I issued this media release today, highlighting the shallow consultations Social Services Minister, Kevin Andrews, has had with the charities and not for profits sector about fundamental changes to the way the sector is regulated.
Minister for Social Services, Kevin Andrews, has given a false impression of his engagement with a range of charities, not for profits and sector experts about what replaces Australia’s world-class, one-stop shop for charities, the Australian Charities and Not for Profits Commission (ACNC).
In response to a question on notice asking for details of who has been involved in consultations about what might replace the ACNC, the Minister lists 31 people representing 23 organisations.
The problem is that a number of people on the list believe they were not consulted. They have told my office that they are concerned the Minister has sought to mislead the public about their involvement in consultations with his personal staff and the Department of Social Services (DSS).
One correspondent wrote:
“It was in no way a consultation and I will write to the DSS and the Senate Committee to have my name removed from the list as I was not consulted in any other forum or at any other time.”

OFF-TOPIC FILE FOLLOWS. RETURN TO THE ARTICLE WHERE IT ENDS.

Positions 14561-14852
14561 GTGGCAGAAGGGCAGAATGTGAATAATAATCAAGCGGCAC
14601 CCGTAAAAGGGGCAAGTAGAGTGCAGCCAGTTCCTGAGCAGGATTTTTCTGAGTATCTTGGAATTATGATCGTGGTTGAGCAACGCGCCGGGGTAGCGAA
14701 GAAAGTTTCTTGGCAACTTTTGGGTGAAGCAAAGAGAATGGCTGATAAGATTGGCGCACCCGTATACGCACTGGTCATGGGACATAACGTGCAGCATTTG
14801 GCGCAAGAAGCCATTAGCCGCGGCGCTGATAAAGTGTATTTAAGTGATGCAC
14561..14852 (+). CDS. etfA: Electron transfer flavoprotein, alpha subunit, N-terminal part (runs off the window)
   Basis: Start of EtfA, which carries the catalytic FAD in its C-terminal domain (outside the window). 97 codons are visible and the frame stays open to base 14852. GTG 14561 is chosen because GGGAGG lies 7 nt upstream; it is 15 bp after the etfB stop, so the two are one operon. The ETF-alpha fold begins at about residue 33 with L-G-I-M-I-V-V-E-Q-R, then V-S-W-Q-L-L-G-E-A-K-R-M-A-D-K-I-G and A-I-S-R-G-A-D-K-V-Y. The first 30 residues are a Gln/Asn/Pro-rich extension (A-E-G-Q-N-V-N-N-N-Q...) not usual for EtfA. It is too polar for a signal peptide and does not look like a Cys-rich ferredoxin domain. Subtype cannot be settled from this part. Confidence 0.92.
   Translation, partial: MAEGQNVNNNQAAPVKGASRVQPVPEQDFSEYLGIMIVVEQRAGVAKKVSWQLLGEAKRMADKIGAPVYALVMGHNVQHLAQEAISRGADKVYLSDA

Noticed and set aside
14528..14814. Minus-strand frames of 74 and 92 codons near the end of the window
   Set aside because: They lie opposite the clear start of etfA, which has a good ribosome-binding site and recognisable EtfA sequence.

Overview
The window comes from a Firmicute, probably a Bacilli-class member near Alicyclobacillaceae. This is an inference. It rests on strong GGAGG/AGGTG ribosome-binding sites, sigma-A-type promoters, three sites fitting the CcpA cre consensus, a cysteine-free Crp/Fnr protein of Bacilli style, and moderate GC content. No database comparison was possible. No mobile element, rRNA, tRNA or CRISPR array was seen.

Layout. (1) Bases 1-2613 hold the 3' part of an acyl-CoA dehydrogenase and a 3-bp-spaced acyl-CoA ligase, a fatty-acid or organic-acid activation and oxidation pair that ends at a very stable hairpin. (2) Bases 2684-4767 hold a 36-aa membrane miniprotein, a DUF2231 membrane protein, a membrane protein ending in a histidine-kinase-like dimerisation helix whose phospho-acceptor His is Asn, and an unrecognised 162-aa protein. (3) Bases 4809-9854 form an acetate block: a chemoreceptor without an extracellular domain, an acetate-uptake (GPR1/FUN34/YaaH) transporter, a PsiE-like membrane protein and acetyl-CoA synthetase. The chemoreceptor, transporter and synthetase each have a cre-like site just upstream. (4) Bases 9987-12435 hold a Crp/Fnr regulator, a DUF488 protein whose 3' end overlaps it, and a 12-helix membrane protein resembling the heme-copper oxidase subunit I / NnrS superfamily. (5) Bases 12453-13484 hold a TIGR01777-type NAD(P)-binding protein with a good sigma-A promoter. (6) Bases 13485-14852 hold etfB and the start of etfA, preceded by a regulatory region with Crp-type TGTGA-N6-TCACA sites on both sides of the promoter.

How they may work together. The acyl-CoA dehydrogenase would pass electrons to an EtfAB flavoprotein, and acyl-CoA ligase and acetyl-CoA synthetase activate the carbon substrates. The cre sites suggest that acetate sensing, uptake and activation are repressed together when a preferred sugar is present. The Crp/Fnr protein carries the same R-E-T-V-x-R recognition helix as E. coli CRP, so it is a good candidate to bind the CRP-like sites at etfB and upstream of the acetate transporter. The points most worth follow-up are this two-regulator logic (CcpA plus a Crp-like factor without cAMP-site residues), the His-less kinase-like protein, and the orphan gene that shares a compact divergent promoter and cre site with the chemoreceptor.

“Clearly Minister Andrews has a different definition of consultation from the standard one. He hides behind the illusion of consultation to ram home an ideological agenda,” said Shadow Assistant Treasurer Andrew Leigh.
“Some of the experts the Minister claims to have consulted were at a not for profit forum at the Melbourne Law School on 28 February. The Minister has crudely cut and paste the names of people who attended the forum, some of whom were not asked for their views at all.”
“Instead, forum attendees were told that Kevin Andrews was fixed in his opposition to the ACNC and would not budge regardless of the evidence.”
“It takes a special kind of chutzpah to send your adviser along to tell a forum that the Minister isn’t interested in hearing their views, then list the attendees as people who you’ve consulted with. The fact is that Minister Andrews isn’t listening. If he was, he’d drop his ill-considered plan to get rid of the charities commission,” said Dr Leigh.
Last year Minister Andrews promised charities and not for profits a discussion paper on the future of the charities commission, but like other promises made by the Abbott Government, it has not been kept.
Last week’s one-day Senate committee hearing into the repeal of the ACNC heard that axing the commission would benefit those who oppose transparency.
In providing evidence, Chair of the ACNC Advisory Board, eminent Australian Robert Fitzgerald, said opponents of the ACNC had established red tape as a “straw man” to justify their views.
An overwhelming number of submissions into the Senate Inquiry into the ACNC Repeal Bill No. 1 appeal to the Government to keep the ACNC. According to a survey, four out of five charities support the work it is doing. More than 40 charities and not for profits, including the RSPCA, Lifeline, the Hillsong Church and Myer Foundation, have signed an open letter asking the Prime Minister to keep the commission.
TUESDAY, 27 MAY 2014
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